The Cooper's Hill Cheese-Rolling and Wake is an annual event held on the Spring Bank Holiday at Cooper's Hill, near Gloucester in England. It is traditionally done by and for the people who live in the local village of Brockworth, but now people from all over the world take part. The Guardian called it a "world-famous event", with winners from the United States, Australia, New Zealand, Nepal and Wales.
The event is traditional and takes its name from the hill on which it occurs. Until recent years, it was managed in a quasi-official manner, but since 2010 the event has taken place spontaneously without any management.
How it works...
From the top of the hill, a 9 lb round of Double Gloucester cheese is rolled, and competitors start racing down the hill after it. The first person over the finish line at the bottom of the hill wins the cheese. In theory, competitors are aiming to catch the cheese; however, it has around a one-second head start and can reach speeds up to 112 kmh, enough to knock over and injure a spectator. In the 2013 competition, a foam replica replaced the cheese for reasons of safety. The winner was given the prize after the competition.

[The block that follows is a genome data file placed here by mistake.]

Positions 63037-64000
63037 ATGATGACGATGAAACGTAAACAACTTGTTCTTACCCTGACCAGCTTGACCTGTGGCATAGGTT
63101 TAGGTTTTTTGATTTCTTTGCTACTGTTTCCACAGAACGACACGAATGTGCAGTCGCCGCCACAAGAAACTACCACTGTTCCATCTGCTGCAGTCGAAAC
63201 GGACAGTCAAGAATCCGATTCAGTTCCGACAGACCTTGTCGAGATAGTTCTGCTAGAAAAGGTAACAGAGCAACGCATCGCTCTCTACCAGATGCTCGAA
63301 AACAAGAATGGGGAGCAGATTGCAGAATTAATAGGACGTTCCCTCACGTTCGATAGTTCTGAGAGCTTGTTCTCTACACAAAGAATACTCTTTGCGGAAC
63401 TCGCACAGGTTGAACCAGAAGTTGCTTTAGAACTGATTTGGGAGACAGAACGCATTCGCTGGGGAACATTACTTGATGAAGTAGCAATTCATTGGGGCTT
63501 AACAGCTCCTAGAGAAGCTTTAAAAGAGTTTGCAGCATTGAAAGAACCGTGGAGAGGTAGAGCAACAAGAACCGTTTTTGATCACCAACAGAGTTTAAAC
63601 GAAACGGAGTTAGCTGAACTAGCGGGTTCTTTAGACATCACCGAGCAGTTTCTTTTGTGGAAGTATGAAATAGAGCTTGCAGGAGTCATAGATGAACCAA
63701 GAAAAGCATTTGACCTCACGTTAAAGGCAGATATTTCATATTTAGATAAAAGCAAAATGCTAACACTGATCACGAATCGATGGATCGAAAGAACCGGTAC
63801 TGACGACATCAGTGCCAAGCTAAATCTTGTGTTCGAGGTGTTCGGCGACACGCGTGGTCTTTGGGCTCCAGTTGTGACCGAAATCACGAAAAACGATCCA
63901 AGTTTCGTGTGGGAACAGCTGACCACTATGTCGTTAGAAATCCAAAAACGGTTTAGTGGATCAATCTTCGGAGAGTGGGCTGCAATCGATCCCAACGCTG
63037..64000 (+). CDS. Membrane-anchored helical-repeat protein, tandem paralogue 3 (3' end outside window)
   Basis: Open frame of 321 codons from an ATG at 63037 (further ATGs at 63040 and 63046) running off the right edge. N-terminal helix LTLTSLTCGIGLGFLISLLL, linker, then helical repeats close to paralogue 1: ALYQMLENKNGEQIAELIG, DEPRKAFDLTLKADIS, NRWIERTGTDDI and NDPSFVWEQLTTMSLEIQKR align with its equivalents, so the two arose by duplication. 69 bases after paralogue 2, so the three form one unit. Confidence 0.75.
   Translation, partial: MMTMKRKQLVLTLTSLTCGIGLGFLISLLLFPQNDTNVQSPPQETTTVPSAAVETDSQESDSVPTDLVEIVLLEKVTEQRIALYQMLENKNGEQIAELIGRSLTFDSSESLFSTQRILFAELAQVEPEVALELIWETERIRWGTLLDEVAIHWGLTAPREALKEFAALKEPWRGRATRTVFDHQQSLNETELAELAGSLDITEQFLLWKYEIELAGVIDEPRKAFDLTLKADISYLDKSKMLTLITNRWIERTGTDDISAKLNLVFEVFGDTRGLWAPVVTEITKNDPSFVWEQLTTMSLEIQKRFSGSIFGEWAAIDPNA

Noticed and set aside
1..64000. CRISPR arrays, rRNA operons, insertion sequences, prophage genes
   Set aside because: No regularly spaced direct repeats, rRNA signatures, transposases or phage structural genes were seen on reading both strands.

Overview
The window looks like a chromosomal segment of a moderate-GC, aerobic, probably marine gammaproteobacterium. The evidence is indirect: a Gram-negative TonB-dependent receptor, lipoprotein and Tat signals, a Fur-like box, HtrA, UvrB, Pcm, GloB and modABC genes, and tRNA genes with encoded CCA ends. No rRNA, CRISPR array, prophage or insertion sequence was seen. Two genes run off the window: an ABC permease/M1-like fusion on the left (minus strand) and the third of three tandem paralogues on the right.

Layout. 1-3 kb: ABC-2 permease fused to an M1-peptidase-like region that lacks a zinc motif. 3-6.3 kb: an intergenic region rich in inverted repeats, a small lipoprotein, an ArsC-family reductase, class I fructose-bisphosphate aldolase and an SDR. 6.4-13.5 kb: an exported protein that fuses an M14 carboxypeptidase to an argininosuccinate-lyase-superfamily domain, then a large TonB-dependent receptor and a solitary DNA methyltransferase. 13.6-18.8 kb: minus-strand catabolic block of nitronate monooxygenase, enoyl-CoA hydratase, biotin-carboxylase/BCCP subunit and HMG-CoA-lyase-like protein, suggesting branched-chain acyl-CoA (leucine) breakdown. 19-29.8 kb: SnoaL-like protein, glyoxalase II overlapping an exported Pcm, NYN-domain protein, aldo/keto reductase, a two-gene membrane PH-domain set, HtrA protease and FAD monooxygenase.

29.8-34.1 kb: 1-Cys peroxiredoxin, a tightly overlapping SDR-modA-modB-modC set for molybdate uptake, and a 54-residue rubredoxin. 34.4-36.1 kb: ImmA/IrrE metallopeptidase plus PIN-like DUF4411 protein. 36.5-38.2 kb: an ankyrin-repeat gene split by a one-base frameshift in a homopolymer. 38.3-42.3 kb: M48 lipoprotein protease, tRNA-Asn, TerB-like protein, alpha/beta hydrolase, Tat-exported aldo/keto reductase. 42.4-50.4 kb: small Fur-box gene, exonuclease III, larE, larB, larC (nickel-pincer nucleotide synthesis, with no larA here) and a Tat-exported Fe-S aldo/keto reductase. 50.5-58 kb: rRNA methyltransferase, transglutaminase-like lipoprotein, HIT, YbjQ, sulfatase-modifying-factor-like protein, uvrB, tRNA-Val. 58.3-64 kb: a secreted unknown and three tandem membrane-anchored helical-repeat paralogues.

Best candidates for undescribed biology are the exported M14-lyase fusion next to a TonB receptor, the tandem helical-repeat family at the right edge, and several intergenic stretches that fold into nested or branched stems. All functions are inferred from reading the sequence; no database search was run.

The Cheese Rollers pub in the nearby village of Shurdington, about 3 miles from Cooper's Hill, takes its name from the event. The nearest pubs to the event are The Cross Hands and The Victoria, both of which are in Brockworth, which competitors frequent for some pre-event Dutch courage or discussion of tactics, and after the event for convalescence.
How it all came about...
This ceremony originally took place each Whit Monday before it later transferred to the Spring Bank Holiday. Two possible origins have been proposed for the ceremony. The first is said that it evolved from a requirement for maintaining grazing rights on the common.
The second proposal is pagan origins for the custom of rolling objects down the hill. It is thought that bundles of burning brushwood were rolled down the hill to represent the birth of the New Year after winter. Connected with this belief is the traditional scattering of buns, biscuits and sweets at the top of the hill by the Master of Ceremonies. This is said to be a fertility rite to encourage the fruits of harvest.
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Pic: By Dave Farrance, CC BY-SA 3.0, https://commons.wikimedia.org/w/index.php?curid=26349182